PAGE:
The Girl Who Circumnavigated Fairyland in a Ship of Her Own Making Test | Final Test - Hard

Catherynne M. Valente
This set of Lesson Plans consists of approximately 129 pages of tests, essay questions, lessons, and other teaching materials.
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This test consists of 5 short answer questions, 10 short essay questions, and 1 (of 3) essay topics.

Short Answer Questions

1. Who is Mr. Map?

2. Why does the Marquess destroy Gleam?

3. Who helps September navigate?

4. What does September tell the shark?

5. What does the Marquess do intentionally?

Short Essay Questions

1. Where does September send Gleam and what does September do in the meantime?

2. What does Nor tell September about everyone in the town and how September is like them?

3. What is the Casket and who made it?

4. Who are the Tsukumogami and what do they do to September?

5. What do the Panther and September wonder about the sleeping Marquess, and what starts to happen and why?

6. Where do September, Saturday, Ell and Gleam awaken and who joins them?

7. What does Nor say she might be able to make for September and what is September's response?

8. What does September tell Ell and Saturday?

9. Where do September and her friends arrive after Calpurnia and Penny have left the group?

10. Describe the conversation between September and the shark.

Essay Topics

Write an essay for ONE of the following topics:

Essay Topic 1

The appearance of Death in Chapter 12 is a particularly intriguing aspect of the book, in that traditionally, mythologically and spiritually, Death is perceived and/or presented as much more threatening than its portrayal here. The explanation Death offers for this is quite thought provoking, and may well trigger, in the reader, an imagining of how death might look to him/her self and to others. In any case, the concept of Death, as defined here, seems to be related to a more broadly based experience than simply the end of physical life. In many spiritual philosophies and practices, including (for example) tarot cards, death is viewed as a symbolic representation of transformation, of moving from one phase of existence into another. As such, death is often encountered, albeit in a variety of forms, on The Hero's Journey, a narrative that, in a very fundamental way, is all about transformation, about leaving an old world and old ways behind. In short, September's encounter with Death here is not about an actual physical death, but a death of a younger, more naïve, less courageous version of herself.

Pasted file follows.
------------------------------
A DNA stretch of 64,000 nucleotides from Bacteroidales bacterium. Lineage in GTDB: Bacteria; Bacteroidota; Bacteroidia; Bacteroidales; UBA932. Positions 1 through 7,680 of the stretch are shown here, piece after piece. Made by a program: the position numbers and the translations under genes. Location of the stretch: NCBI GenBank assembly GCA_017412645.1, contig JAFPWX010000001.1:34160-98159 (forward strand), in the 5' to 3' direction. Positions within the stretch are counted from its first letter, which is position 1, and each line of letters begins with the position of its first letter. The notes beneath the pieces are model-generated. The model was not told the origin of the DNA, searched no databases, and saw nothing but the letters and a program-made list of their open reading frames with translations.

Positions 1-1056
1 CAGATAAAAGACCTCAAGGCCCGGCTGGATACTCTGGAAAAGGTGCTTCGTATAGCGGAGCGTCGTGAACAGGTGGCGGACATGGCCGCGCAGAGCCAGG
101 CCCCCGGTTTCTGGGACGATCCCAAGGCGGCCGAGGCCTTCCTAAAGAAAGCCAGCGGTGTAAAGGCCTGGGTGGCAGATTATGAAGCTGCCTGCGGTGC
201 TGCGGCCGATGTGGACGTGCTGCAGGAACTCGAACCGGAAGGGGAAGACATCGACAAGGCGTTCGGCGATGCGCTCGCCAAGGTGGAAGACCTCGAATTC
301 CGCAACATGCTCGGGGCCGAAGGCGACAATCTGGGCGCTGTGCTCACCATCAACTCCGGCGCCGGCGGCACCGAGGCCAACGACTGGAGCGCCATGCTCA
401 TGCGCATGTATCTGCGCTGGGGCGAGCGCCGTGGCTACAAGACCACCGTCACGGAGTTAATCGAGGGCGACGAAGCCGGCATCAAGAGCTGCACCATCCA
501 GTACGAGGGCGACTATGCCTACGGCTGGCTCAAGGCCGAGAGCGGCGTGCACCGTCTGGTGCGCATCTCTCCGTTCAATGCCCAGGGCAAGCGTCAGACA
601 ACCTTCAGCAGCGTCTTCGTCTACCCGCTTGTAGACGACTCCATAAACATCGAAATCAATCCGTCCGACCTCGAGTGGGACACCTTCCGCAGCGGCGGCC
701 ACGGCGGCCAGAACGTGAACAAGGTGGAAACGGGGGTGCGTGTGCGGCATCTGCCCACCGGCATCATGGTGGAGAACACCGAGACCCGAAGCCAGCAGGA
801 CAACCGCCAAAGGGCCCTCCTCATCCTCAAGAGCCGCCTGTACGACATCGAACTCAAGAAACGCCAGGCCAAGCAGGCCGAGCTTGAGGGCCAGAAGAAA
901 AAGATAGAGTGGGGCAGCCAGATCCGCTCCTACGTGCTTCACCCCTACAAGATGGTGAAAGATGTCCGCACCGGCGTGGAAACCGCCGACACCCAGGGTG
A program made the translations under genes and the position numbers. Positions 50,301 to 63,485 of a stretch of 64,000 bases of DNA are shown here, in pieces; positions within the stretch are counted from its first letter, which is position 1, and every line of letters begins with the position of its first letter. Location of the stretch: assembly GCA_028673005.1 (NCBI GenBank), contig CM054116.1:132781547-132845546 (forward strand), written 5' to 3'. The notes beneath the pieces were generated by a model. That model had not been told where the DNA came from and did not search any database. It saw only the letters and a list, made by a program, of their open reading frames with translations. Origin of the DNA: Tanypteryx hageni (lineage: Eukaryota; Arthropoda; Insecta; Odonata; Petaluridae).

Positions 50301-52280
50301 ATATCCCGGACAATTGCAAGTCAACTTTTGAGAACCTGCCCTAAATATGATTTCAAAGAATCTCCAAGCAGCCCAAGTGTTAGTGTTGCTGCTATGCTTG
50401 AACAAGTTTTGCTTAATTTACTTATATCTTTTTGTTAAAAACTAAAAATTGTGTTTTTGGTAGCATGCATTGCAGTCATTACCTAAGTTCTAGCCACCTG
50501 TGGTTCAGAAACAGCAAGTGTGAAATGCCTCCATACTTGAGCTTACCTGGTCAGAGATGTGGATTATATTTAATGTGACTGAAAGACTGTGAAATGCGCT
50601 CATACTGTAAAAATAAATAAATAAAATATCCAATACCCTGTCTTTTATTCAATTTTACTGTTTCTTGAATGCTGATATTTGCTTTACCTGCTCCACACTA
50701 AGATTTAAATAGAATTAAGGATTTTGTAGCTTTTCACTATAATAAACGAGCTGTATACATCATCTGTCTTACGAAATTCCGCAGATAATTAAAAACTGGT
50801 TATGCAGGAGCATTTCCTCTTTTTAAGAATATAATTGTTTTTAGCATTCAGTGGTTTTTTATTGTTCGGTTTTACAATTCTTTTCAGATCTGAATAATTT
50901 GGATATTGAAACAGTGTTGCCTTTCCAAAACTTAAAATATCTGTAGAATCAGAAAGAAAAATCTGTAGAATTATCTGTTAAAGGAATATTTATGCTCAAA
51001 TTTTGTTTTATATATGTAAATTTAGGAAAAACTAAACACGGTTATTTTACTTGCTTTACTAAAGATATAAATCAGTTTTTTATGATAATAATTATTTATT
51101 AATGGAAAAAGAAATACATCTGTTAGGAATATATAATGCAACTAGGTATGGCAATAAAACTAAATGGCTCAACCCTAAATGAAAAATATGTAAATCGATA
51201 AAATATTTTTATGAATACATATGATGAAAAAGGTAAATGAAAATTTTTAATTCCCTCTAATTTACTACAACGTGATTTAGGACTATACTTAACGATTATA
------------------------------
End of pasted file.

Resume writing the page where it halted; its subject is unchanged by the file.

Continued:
1. Discuss two events in a person's life that could be considered a type of death that is not physical death. Compare those to one situation in September's life. Use examples from your life and the text to support your answer.

2. Discuss the transformation which occurs in September as she moves through her journey in Fairyland. Use examples from your life and the text to support your answer.

3. Why do you think death might be viewed symbolically as a transformation in an individual's life or person? Use examples from your life and the text to support your answer.

Essay Topic 2

Here the most important element to note is how the author makes use of Fairyland's allergy to iron - or, more specifically, how September chooses to make use of that allergy in order to save herself, others, and ultimately Fairyland itself. This, in turn, can be seen as a powerful evocation of one of the narrative's central themes - through the power of choice, she turns an often crippling negative into a positive.

1. Discuss what you see are the symbolic reasons fairies are said to be allergic to iron. Use examples from your life and the text to support your answer.

2. Discuss what is meant by the following: through the power of choice, she turns an often crippling negative into a positive.

3. Discuss one situation in your life in which you or someone you know took a negative situation and turned it into something more positive.

Essay Topic 3

Oftentimes, a book has more of a character-driven plot rather than action driven, and oftentimes the other way. Some books seem to balance the two. Discuss the following:

1. What do you think it means to say that a plot is character driven? Action driven?

2. How do you think a plot differs if it is character driven versus action driven?

3. Which type of plot do you find more interesting? Why?

4. Do you think it is possible to have a plot where action and character development share equal time? Why or why not.

5. What type of plot do you think The Girl Who Circumnavigated Fairyland is? Explain your response.

(see the answer keys)

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